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Affordable Healthcare Act: Tax Credits to Offset Insurance Premiums

A Kaiser Family Foundation study predicts that nearly half of all Americans who buy their own health insurance through the Affordable Care Act's Marketplaces will be eligible for tax credits or subsidies. Researchers estimate tax credits averaging $2,672 for individuals will cover approximately 32% of the insurance cost, and tax credits averaging $5,548 will cover 66% of the cost for families.

The federal tax credits will be available for people who have incomes from 100% up to 400% of the poverty level (between $11,500 and $46,000 for a single person, and about $24,000 to $94,000 per year for a family of four in 2014). The tax credit will be refundable so taxpayers who have little or no income tax liability can still benefit, or the credit can be paid in advance to the taxpayer’s insurance company to help cover the cost of premiums.

The amount of the tax credit used in the study is based on a benchmark premium, which is the cost of the second-lowest-cost silver plan in the area where a person lives. The tax credit equals that benchmark premium minus what the individual is expected to pay based on their family income (which is calculated on a sliding scale from 2% to 9.5% of income). Researchers cautioned that it is difficult to determine exactly what Americans will be paying for coverage through the Marketplace because subsidy amounts will be based on factors including age, income, place of residence and type of policy chosen.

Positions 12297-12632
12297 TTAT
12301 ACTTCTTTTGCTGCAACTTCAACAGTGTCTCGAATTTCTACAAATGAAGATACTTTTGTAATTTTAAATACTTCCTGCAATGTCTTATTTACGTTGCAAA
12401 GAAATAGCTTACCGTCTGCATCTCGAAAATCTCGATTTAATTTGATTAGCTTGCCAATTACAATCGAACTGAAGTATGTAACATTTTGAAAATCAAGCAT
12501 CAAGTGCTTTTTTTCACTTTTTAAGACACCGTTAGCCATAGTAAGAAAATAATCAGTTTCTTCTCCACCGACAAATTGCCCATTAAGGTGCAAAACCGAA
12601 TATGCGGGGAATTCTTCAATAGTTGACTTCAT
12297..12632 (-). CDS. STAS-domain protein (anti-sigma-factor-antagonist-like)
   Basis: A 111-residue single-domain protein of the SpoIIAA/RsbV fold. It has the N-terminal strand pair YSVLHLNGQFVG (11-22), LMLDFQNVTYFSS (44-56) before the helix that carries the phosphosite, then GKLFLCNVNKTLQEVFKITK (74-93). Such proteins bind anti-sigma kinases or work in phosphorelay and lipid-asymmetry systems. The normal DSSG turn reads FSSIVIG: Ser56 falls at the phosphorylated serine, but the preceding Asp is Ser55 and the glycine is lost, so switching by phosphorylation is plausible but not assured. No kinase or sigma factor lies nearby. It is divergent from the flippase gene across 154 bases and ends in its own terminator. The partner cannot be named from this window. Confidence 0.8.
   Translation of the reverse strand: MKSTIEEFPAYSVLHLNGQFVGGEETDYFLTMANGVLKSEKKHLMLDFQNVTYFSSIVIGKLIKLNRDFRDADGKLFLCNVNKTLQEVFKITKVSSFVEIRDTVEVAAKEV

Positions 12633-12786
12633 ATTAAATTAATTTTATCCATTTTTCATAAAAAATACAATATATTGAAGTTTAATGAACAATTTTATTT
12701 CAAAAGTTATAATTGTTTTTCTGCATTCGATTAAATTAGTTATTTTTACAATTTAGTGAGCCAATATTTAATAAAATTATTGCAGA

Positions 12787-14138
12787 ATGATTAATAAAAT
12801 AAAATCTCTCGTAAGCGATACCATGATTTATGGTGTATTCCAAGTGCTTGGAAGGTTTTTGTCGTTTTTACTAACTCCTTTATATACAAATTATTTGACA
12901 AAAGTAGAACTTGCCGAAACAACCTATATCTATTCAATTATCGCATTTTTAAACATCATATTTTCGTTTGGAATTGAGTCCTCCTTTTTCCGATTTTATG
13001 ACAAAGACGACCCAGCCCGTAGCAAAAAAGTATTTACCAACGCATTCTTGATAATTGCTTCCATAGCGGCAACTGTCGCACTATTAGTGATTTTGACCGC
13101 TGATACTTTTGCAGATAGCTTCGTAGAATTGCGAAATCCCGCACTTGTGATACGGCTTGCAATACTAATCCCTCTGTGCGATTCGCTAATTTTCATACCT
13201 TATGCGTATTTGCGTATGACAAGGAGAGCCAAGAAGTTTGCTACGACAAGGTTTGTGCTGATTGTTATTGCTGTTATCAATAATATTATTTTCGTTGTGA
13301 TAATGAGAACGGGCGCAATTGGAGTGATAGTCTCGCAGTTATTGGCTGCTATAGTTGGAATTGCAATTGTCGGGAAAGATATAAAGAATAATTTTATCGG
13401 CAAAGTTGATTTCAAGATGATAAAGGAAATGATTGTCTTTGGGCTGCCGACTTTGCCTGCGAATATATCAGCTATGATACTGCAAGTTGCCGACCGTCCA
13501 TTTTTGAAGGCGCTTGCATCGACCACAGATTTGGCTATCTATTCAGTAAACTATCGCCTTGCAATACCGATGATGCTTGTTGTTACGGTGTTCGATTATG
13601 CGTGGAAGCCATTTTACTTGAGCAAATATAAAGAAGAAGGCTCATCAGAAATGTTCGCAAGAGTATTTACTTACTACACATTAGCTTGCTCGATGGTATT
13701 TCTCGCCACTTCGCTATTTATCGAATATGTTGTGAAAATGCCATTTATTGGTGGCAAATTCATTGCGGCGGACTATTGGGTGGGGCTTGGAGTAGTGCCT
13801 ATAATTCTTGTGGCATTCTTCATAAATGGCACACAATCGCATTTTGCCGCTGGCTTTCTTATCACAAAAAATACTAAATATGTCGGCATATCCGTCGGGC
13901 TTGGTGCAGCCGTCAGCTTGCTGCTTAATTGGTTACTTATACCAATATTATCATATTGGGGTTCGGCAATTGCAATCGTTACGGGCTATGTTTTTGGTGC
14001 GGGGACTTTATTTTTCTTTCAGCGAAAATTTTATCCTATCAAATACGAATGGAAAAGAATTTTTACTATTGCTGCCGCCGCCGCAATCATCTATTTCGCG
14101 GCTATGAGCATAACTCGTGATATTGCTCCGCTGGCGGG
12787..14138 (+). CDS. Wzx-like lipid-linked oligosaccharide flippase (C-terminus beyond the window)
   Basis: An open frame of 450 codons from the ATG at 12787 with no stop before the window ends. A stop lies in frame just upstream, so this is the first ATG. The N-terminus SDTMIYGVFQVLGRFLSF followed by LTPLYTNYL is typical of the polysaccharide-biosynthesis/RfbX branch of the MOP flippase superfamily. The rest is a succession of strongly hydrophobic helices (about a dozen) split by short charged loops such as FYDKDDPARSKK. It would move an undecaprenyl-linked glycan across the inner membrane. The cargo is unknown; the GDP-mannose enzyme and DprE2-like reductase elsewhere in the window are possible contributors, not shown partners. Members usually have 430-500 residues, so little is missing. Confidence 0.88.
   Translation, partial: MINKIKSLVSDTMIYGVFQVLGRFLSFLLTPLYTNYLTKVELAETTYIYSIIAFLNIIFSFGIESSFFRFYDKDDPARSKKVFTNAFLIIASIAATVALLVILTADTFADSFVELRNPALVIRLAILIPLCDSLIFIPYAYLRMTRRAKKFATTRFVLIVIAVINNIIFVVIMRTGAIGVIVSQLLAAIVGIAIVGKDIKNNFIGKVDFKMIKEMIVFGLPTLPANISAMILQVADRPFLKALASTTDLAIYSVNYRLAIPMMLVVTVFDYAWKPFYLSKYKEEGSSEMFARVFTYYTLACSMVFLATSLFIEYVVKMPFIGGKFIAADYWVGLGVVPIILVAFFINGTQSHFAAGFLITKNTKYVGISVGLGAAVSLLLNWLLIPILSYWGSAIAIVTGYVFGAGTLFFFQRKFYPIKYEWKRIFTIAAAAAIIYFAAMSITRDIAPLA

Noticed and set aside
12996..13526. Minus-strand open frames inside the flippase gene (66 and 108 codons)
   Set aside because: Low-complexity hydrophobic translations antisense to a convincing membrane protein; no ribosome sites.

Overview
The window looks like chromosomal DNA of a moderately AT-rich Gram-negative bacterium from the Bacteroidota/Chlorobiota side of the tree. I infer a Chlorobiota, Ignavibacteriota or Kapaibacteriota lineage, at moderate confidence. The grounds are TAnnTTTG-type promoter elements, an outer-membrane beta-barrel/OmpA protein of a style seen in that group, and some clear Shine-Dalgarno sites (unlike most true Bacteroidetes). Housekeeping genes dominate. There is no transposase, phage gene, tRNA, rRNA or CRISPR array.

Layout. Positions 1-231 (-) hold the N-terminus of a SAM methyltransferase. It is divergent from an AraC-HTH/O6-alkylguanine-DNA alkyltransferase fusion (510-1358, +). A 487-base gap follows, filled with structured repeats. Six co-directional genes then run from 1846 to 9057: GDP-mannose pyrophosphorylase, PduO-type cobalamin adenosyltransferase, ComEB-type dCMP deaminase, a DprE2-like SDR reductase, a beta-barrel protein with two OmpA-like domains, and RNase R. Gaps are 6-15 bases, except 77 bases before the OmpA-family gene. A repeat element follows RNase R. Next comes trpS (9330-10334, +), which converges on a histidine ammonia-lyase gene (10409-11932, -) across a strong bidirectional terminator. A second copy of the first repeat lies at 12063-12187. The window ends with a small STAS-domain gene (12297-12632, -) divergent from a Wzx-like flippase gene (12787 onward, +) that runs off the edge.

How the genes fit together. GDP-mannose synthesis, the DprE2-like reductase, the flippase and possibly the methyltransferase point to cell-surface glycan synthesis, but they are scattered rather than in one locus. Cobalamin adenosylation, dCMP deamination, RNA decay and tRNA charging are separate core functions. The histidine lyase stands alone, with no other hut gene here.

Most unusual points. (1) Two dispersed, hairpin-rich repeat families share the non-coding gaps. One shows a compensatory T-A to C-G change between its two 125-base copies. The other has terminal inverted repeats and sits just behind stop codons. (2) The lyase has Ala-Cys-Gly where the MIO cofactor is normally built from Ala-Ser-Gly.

The new analysis comes as states begin to release information about the cost of insurance premiums purchased through the state exchanges or Marketplaces, starting in 2014.

Return to the Affordable Care Act of 2010 page.

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Any views expressed herein are based on our best information. The content of this web site was written as general information without specific individual information and thus may not apply in all situations. This material was not written, and cannot be used by the taxpayer for the purpose of avoiding penalties that may be imposed on the taxpayer.

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Janelle Ogg, EA
Richard Ogg, EA